If you aren't confused by this discussion, you should be, so lets interrupt the thing for a few facts.
1. All my variable scopes are made by USO and all are first focal plane reticle design. All of those have the parallax adjustment in the objective housing and diopter adjustment in the eyepiece.
2. The diopter adjustment in the eyepiece will adjust to your eyesight to make the reticle appear clean and sharp.
3. The function of the parallax adjustment is in effect to focus the target and to assure the alignment of the target with the focal plane of the reticle for varying distances.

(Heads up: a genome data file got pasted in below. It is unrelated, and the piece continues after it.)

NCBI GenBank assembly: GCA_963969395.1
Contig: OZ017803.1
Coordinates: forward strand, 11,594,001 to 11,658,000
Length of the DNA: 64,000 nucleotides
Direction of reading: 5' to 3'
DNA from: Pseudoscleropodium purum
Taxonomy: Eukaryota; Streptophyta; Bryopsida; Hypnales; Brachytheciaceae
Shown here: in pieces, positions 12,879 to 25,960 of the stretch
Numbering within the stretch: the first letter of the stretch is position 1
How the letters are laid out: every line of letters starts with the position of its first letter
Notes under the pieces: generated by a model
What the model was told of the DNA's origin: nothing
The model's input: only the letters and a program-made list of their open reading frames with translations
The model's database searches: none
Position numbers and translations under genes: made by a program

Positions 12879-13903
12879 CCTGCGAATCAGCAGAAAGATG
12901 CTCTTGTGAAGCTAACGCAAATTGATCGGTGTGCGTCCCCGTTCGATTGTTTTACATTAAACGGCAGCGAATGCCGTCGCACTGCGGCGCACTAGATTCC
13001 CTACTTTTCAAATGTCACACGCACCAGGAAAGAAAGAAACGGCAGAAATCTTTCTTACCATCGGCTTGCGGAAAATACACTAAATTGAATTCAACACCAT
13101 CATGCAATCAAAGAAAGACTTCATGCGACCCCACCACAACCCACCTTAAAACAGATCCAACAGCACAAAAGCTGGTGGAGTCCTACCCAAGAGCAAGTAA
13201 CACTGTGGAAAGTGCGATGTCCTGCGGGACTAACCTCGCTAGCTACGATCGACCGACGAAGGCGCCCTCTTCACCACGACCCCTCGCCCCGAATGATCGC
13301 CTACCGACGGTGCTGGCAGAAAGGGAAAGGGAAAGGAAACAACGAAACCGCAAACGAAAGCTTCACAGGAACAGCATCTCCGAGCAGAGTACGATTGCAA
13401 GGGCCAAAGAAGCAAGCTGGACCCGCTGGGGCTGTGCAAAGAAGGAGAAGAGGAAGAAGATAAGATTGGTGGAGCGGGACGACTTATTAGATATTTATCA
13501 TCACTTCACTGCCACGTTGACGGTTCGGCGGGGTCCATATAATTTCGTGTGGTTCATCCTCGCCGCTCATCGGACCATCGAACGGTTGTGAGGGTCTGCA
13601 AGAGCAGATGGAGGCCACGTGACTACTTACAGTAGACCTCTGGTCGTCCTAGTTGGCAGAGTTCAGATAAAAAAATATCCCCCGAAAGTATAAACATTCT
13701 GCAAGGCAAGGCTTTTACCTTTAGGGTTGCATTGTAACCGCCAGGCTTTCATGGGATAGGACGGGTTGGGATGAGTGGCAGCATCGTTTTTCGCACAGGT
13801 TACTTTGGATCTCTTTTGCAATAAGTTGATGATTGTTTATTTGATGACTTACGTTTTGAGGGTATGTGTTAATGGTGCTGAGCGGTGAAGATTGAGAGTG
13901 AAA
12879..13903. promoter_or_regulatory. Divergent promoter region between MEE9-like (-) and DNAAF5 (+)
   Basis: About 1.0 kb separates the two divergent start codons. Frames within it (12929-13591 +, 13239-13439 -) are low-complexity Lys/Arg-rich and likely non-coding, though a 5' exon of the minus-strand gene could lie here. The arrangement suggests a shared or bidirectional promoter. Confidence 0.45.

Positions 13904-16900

<BLOCKQUOTE><font size="1" face="Verdana, Helvetica, sans-serif">quote:</font><HR> Parallax can be defined appropriately to riflescopes as: The
apparent movement of objects within the field of view in relation to the reticle.
This adjustment of the objective part of the optical system would ensure that the target can be brought in the exact focal plane of the reticle at any distance.<HR></BLOCKQUOTE>
Now as to the reticle:
First focal plane scope reticles grow in proportion to the magnification. This means that the reticle will subtend the same amount on the target regardless of power. A very useful feature on a ranging reticle scope.
Second focal plane reticles appear the same size regardless of power. They change the amount of subtension as the power is changed. This means that they often must be calibrated to subtend a certain amount at a specified power. Often 10x or some other value.
Like my old math teacher used to say, I can't help it, thats the way it is!
[ 11-23-2003: Message edited by: DMCI ]